Blockbuster’s day-old “Go Home Happy” campaign gave its creators, Nelson Martinez and Randy Van Kleeck at New York’s Young & Rubicam, what Madison Avenue considers an upper-class problem: How to compete with Hollywood?
“It was exactly what every creative wants from an assignment — to come up with Hollywoodesque images,” admits Van Kleeck, the copywriting half of the duo.”
But even the client was aboard on this one, encouraging its creative team to come up with commercials capable of holding their own against the very movies Blockbuster rents.
As Scott Parks, ad director for the client, puts it: “The Blockbuster message has to deliver the same production quality of the movie trailers to earn its share of the communication message. Otherwise, audiences remember the movie title but not the retailer.”
The resulting campaign, which Monday night unveiled its first three executions, consists of six stand-alone 30-second spots, some of which are being cut in half to run with 15-second movie trailers.
Art director Nelson Martinez calls the spots a celebrity-free “eclectic mix,” adding that each attempts to marry the call-to-action obligation of every retail campaign “with just a germ of Hollywood magic.”
Hence the duo’s retention of the legendary cinematographer Conrad Hall (“Butch Cassidy and the Sundance Kid”) as direc-tor of photography, as well as Amalgamated Dynamic (“The X-Files,” “Aliens” and “Terminator”) for such small-screen-bound mini-movies as “Dinosaurs,” “Crying Fish” and “Waiting.” Another 30-second wonder, “Talking Fish,” uses the Universal Studios water tank that once housed “Jaws.”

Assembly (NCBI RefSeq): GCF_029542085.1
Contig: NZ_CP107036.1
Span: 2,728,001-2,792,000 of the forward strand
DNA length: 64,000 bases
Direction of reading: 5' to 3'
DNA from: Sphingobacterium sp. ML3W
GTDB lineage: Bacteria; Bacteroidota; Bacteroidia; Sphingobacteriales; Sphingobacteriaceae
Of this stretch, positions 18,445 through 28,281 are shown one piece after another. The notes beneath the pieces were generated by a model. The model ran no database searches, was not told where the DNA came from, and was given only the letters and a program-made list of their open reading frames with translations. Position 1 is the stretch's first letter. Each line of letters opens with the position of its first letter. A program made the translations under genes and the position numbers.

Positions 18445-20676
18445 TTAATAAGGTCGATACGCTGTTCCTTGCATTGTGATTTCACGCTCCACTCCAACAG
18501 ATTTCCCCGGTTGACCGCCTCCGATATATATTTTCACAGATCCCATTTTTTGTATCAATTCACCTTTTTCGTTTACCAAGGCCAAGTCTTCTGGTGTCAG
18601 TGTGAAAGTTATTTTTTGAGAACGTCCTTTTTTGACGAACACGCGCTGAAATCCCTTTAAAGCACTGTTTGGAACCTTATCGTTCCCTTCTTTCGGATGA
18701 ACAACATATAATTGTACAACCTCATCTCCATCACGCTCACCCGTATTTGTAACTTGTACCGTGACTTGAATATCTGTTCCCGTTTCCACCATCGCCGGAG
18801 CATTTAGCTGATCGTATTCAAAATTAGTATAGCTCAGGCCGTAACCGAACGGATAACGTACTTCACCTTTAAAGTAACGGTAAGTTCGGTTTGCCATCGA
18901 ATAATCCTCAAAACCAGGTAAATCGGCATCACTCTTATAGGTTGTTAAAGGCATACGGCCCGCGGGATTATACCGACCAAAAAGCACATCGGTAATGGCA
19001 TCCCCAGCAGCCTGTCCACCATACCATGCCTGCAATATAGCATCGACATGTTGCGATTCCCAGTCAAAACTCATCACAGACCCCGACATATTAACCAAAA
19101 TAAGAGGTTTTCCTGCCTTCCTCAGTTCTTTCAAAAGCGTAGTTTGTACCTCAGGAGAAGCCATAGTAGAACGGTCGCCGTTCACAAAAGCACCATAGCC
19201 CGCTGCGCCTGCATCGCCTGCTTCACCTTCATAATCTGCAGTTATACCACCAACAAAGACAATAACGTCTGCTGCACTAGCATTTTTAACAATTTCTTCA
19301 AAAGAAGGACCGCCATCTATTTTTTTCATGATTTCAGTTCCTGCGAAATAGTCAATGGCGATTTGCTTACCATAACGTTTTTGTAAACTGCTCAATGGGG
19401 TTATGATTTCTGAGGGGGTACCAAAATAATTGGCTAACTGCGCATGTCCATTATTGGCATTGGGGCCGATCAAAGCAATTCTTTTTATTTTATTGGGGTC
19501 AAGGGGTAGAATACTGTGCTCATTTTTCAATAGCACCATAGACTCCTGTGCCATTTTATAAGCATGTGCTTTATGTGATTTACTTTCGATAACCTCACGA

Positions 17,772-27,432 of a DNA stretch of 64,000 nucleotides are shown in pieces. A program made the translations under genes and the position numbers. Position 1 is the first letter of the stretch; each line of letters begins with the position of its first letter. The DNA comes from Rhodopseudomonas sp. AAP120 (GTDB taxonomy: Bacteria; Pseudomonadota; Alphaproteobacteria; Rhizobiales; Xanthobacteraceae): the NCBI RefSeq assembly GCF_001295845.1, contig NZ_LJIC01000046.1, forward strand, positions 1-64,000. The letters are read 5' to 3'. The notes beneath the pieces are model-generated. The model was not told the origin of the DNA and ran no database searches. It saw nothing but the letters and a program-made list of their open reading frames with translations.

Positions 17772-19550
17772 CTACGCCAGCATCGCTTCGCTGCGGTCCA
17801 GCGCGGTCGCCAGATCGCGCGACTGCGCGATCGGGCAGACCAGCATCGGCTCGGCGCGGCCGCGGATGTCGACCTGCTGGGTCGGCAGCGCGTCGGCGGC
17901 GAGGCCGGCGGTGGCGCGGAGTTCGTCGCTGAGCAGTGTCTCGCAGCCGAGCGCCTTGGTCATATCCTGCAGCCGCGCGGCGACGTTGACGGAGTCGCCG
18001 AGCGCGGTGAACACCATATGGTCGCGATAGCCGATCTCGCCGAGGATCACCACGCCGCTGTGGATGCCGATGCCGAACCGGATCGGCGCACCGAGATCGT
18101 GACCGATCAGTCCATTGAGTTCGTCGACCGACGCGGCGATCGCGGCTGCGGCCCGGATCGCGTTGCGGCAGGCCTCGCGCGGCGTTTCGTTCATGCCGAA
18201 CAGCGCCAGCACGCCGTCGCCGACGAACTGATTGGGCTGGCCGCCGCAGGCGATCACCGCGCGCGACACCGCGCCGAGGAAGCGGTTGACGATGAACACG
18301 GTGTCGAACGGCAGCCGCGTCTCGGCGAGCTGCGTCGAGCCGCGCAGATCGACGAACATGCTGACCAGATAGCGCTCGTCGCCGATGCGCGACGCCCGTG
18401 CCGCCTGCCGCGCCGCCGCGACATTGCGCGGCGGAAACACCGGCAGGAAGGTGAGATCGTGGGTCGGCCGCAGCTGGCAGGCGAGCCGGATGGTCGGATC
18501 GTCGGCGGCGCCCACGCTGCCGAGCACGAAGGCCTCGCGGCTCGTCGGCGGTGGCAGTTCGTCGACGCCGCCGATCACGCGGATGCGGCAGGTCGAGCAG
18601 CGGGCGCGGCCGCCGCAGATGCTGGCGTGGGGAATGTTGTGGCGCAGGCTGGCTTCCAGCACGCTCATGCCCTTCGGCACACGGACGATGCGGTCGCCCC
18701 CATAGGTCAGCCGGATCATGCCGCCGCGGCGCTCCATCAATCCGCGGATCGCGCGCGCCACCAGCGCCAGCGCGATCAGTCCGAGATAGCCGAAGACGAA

The campaign, in ad content and in media weight, would seem to say more about Blockbuster owner Viacom’s commitment to the formerly troubled subsidiary than any corporate announcement.
The subsidiary’s 6,000 units, for example, spent untold millions on additional inventory just to live up to the campaign’s premise — that Blockbuster members can now get the movie they want when they want it.
Karen Raskoph, VP of corporate communications, says that, come July, Blockbuster will have twice as many new titles on the shelf, many obtained via revenue-sharing agreements with studios, as it did a year ago. Copy depth has been increasing as well, with the number of new releases available running 50% ahead of last year’s figure.
“There’s no doubt we took our eye off the consumer,” says Raskoph, who quickly adds that Blockbuster was not alone. “Studies for all video stores show that 14% to 20% of all customers were walking out empty-handed. That’s unheard of in retail.”
Blockbuster sensed it was back in retail form with the video release of “The Full Monty,” for which the rental chain launched its first-ever guarantee.